“Compositions matter. Artfully arranged anything can become a thing of beauty.” Years ago I discovered this quote from the talented designer Barbara Barry in House Beautiful, January 2013. She put into words my own lifelong interest in everyday living. Our surroundings influence us on many levels. Composition just refers to how something is arranged. For example, often we carefully set up a photo to include what we want. We may choose to exclude unsightly overhead wires from our picture–that is composition! Quilts can be seen as fabric compositions too. You can tell a lot about a person by what she surrounds herself with and how she arranges her surroundings. Here is a brief tour of my surroundings. This photo of our mantel needs some explanation.
As you look in the mirror in the foreground, you see the row of bird’s nests under glass arranged on the mantel. In the reflection, the double shades of the light located over the couch catch your eye. This is the middle ground. In the background the antique green enamel breadbox and all the dishes are located twenty feet across from the mirror. That kitchen area extends along the back wall of the 20′ x 40′ house Jeanne and I built in 1988. There is a lot of history stuffed into this photo!
I imported this 100 year old leaded glass window from Kansas City, MO where I’d salvaged it from a thrift store in the 1980s. I was drawn to the unusual heart shaped glass pieces and the series of moon shapes along the top.
All three items in front of the window are leftover decorations from a women’s event we organized last fall. The ornamental kale are from a local nursery. The pumpkin was a volunteer appearing on our compost pile. Every time I approach our deck, I am please to see this simple arrangement. I know that the terracotta pots contribute to my admiration of the grouping since I’m always drawn to terracotta.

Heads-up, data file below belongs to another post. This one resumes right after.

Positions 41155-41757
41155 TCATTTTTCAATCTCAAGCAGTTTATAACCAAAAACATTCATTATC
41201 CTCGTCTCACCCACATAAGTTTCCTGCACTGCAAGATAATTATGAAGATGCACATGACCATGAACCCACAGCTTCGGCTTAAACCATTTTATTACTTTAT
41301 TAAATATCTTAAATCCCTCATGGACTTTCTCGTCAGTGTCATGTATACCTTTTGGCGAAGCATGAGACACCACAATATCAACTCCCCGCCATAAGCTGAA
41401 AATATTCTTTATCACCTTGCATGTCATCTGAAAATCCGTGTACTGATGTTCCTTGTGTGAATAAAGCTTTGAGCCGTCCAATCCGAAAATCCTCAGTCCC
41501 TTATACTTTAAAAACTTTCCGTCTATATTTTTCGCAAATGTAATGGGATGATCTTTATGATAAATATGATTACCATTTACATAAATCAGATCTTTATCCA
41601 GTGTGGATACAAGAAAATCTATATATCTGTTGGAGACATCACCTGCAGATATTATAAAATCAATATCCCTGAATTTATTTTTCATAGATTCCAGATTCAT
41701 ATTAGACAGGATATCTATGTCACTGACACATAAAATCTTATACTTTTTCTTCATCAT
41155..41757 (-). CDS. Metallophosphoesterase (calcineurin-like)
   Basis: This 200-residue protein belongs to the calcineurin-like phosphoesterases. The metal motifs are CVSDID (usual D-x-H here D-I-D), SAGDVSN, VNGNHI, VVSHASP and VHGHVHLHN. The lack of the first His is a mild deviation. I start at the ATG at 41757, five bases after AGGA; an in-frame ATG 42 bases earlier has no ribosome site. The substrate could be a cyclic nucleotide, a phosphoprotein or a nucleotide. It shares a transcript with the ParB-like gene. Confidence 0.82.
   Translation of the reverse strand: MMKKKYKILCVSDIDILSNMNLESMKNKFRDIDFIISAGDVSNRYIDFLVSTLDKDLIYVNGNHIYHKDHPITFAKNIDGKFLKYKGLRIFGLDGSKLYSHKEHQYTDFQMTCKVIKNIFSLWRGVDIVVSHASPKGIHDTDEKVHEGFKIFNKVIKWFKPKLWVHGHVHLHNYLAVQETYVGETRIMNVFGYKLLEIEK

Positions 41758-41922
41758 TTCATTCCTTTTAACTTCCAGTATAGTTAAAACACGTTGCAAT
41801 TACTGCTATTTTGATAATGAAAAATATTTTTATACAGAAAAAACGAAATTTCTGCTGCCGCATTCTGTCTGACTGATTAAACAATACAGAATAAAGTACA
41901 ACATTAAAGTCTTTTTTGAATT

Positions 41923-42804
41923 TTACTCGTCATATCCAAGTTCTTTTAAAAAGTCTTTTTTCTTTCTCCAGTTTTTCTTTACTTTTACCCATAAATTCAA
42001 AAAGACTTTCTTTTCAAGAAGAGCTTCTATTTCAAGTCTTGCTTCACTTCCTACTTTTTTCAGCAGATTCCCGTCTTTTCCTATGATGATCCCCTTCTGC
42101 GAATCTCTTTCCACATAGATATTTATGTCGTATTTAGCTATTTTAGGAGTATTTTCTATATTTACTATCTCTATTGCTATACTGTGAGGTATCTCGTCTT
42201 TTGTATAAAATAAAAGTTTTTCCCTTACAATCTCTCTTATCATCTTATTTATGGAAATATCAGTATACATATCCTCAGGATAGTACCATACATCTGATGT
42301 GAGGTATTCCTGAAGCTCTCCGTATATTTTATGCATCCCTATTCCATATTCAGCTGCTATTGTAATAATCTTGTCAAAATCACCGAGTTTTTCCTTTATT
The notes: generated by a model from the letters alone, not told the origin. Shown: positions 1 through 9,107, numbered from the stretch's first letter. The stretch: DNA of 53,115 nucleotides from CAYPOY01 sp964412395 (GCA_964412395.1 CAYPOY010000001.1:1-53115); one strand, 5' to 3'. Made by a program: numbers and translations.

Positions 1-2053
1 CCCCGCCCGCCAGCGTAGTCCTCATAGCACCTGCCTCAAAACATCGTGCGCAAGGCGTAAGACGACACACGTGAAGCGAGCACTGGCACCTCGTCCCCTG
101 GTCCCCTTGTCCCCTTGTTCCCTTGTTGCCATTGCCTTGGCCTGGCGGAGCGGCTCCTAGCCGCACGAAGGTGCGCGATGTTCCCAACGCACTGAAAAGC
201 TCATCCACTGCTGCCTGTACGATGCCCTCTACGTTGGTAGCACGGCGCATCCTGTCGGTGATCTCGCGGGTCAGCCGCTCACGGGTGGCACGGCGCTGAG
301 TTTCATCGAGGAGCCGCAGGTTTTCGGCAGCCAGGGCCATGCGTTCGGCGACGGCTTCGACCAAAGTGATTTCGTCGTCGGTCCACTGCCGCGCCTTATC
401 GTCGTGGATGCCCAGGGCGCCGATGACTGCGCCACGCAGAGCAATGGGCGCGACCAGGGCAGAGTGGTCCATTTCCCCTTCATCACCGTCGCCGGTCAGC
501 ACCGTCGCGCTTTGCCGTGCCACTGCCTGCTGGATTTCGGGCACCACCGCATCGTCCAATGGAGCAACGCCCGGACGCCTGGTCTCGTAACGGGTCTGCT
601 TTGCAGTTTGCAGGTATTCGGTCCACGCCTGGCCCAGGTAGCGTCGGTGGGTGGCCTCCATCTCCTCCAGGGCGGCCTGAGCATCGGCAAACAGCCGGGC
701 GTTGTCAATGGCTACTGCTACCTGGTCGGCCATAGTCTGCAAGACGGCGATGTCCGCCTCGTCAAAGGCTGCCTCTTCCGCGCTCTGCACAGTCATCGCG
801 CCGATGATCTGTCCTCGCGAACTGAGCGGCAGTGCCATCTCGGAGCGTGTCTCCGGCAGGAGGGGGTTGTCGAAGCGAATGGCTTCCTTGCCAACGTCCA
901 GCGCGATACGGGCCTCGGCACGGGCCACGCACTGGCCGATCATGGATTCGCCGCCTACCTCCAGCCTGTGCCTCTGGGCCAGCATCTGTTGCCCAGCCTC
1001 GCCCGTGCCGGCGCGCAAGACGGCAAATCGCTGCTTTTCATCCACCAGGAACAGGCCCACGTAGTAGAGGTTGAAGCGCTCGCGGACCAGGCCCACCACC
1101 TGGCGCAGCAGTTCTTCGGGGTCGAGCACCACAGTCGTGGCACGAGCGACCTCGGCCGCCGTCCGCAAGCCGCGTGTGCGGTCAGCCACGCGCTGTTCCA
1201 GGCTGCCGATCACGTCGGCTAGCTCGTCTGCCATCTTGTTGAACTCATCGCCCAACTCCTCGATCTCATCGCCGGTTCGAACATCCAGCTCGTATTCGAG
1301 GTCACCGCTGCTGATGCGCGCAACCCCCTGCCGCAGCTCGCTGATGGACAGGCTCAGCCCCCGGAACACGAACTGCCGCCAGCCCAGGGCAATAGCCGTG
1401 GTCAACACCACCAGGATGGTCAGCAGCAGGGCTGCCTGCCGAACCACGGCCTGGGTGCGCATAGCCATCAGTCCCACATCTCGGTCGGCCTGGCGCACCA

“Mix and Match” was a phrase I first heard in junior high school (1950s) as related to our girls’ wardrobe planning. Ever since I’ve used this concept to surround myself with things I like–some match, but most mix-it-up to please my own eye! Here I’ve assembled favorite plants, terracotta pots, seashells. The centerpiece of this grouping is a collection of turquoise Japanese fishing floats corralled in a wire basket. These wondrous glass globes have traveled the sea on their own and then proceeded overland to me as a gift from a dear friend now deceased. Once they were used in Japan as buoys to keep fishing nets afloat.
Our forty acre homestead was owned previously by a group of “hippies” who built a tree house overlooking the creek we call Orchid Creek. The outdoor kitchen, small workshed and the tree house were disintegrating when I bought Cedar Hill in 1982. Left behind in the shed was this ancient Singer cast iron sewing machine. Several years ago I dragged it up hill to our house to become yard art for this avid sewer! Daffodils and ferns surround it in the spring. I see it from my 9′ tall windows every day and never fail to admire the curves and the sturdy frame.
Artfully Arranged. My original quilt pattern “Diagonal Dance” is a carefully composed group of fabrics selected to become a community of fabrics meant to be together. This pattern is like a giant puzzle that will fit together, but only you can decide what colors, what fabrics, what focus should be placed in each spot! The actual sewing is not difficult. Composition is what makes each quilt sewn with this pattern carry a unique visual personality.
Bonus question. In observing the first four photographs, some taken indoors and some outdoors, did you notice that they all have one aspect in common? Each photo contains a reflective surface–one quite effective way to keep the viewer’s eye engaged.